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Repossessions 32% higher in North

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The property divide is widening, as the pace of repossession in the north of the country steps up.

According to e.surv chartered surveyors, in the first half of 2012 there were 1.8 repossessions per 1,000 households in the north, 32% more than the south, which saw 1.4 repossessions per 1,000 households.

The research found the gap has widened from a 7% difference in mid-2006 to 32% as of the beginning of August this year. e.surv has used the Humber to the Wash definition for the north-south split.

The north-west, the M62 corridor and industrial Yorkshire are the regions where repossessions are highest. The north has suffered the most public sector job cuts, which has pushed unemployment up well above the national average of 7.8% in some northern areas, particularly inner city areas which have been traditionally dependent on local council employment. As a result, more borrowers in the north have failed to keep up with their mortgage repayments.

Northern towns dominate the list of places with the highest proportion of repossessions. Chester tops the list, with 4.9 per 1,000 households, over three times higher than the UK average of 1.6 per 1,000. Blackpool (2.6) and Bradford (2.5), also in the north, complete the top three. Of the top 20 postcodes where repossessions are highest, 15 are in the north. Conversely, southern towns almost exclusively populate the list of areas with the lowest proportion of repossessions. Just 3 northern postcodes appear in the bottom 20 areas for repossessions.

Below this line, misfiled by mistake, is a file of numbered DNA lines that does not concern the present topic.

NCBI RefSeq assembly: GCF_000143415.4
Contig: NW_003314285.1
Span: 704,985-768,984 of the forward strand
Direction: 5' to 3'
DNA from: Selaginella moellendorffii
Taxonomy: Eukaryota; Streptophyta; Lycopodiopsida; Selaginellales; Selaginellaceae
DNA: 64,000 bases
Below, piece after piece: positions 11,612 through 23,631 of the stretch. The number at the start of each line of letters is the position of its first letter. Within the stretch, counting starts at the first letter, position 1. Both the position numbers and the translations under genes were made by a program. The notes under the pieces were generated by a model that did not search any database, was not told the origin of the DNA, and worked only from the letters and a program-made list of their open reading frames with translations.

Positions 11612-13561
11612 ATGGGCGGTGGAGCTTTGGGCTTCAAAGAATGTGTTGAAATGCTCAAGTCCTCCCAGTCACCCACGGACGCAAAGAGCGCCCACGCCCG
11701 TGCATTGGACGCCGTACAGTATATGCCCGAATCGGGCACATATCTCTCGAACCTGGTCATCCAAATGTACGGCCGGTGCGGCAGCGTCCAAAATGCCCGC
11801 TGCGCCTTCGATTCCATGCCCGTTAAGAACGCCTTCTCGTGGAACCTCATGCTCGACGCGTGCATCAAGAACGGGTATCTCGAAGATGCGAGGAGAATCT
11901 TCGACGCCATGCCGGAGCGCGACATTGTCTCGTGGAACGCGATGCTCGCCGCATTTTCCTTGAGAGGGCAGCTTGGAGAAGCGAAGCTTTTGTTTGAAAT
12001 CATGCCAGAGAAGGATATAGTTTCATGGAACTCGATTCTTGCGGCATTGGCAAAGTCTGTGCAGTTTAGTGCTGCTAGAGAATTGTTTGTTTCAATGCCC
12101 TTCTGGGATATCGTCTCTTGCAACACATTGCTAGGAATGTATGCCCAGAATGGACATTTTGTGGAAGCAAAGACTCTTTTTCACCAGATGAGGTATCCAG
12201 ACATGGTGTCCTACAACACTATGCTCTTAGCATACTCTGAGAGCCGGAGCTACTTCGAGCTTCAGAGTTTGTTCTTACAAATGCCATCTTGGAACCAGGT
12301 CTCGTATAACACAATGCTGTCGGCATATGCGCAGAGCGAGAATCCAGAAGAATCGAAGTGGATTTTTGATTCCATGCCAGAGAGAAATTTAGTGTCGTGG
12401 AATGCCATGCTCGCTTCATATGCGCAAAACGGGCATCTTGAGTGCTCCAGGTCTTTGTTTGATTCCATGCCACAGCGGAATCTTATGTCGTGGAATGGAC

Richard Sexton, director of e.surv chartered surveyors, said:

“This is more evidence that the recession has hit the north much harder than the south. Monthly budgets have been ransacked since the financial crisis, which is making it harder for borrowers to keep up with mortgage repayments. Personal finances have been caught in the grip of increasing energy prices, a sharp drop in wages in real terms, and record low savings rates. And the squeeze has been tightening.

“Although all these problems are on a national scale, they are accentuated in the north. Nationally, real-term salaries are 8% lower than they were in 2006. But in the north, particularly in areas like the north-west, salaries have fallen more steeply than the national average – and unemployment is higher – thanks to a weaker private sector, the decline of traditional heavy industries and a dependence on public sector jobs.

“Now this government is culling the public sector at an unprecedented scale and speed, more homeowners in the north are having their homes repossessed because they can’t make ends meet. It’s created a gaping north-south divide in housing repossessions.”